# Exponent Rules Review Game – The Game of Grudge

To kick off our review of exponent rules, we played an exponent rules review game that I found on Nathan Kraft’s blog.  Without telling the students what we were doing, I told them all to go write their name on the dry erase board and draw four x’s below.  First hour, one of my students raises their hand and asks, “Couldn’t we have just written x to the fourth power below our names?”  I almost died of happiness in that moment.  I guess my continual emphasis that x squared means x times x and x cubed means x times x times x has paid off!

I put a problem on the board.  I gave students 30 seconds or so to solve it.  They held up their individual dry erase boards with their answers.  The students who got it right got to go and erase an x from under someone’s name.  On the Smart Board, I demonstrated how to write out the powers in the problems as multiplication to derive the answer.  We repeated this process.  Slowly, we worked through almost all of the types of exponent problems.  Yes, there were some complainers.  “But, you’ve never showed us how to work out a problem that looks like this.  This isn’t fair!”  To this, I told them to try their best.  I believed in them!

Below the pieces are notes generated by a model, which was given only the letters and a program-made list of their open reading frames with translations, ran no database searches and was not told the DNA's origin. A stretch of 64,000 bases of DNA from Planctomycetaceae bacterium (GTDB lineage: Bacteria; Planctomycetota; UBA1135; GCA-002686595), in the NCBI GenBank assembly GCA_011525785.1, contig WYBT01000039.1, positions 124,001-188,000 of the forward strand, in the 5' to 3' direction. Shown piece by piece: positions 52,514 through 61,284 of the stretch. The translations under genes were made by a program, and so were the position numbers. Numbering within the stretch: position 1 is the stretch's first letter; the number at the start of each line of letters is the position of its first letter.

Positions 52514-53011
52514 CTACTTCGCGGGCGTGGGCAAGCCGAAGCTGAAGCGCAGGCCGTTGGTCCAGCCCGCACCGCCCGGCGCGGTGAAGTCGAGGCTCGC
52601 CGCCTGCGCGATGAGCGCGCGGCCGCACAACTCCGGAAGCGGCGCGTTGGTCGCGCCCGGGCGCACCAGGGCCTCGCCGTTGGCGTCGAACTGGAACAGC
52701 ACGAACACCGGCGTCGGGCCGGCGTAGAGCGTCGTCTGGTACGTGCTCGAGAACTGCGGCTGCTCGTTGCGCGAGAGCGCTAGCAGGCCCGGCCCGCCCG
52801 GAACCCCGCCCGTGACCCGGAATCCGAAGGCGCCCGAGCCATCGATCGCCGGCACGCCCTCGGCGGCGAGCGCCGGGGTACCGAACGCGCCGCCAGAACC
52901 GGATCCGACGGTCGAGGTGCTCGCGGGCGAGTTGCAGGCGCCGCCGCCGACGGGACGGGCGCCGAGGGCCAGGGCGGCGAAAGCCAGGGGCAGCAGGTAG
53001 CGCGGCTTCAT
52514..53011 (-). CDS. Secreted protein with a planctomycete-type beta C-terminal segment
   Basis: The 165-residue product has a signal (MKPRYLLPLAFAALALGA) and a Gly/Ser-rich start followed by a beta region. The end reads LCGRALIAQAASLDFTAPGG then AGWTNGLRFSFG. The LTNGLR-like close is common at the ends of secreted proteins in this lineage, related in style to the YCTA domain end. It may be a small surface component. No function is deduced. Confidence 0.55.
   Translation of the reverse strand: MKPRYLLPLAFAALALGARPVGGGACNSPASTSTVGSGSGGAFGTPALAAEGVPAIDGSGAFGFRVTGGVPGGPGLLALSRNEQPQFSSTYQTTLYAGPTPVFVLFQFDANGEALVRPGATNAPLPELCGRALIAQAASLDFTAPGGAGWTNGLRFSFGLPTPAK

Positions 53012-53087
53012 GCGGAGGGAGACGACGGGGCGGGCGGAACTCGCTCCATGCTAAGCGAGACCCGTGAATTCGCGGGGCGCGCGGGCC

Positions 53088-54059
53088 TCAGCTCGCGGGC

When a student ran out of x’s, that student became a zombie.  Zombies could still take others out if they continued to get the problems right.  One of my students in third period decided from the very beginning that he wanted to be a zombie.  He was practically begging people to erase his x’s.  When no one would, he started erasing his own x’s.

I called this “The Game of Grudge,” and my students loved it.  It sparked so many amazing conversations that wouldn’t have happened otherwise.  Could we have a negative exponent?  Could we have an exponent on our exponent?  Could you raise pi to a power?  Could you raise pi to the power of pi?

The next day, students wanted to know if we would be playing the game again.  They were quite devastated when I told them we would be taking notes. I blogged about my exponent rule notes here. We also did an exponent rules card sort/karuta game.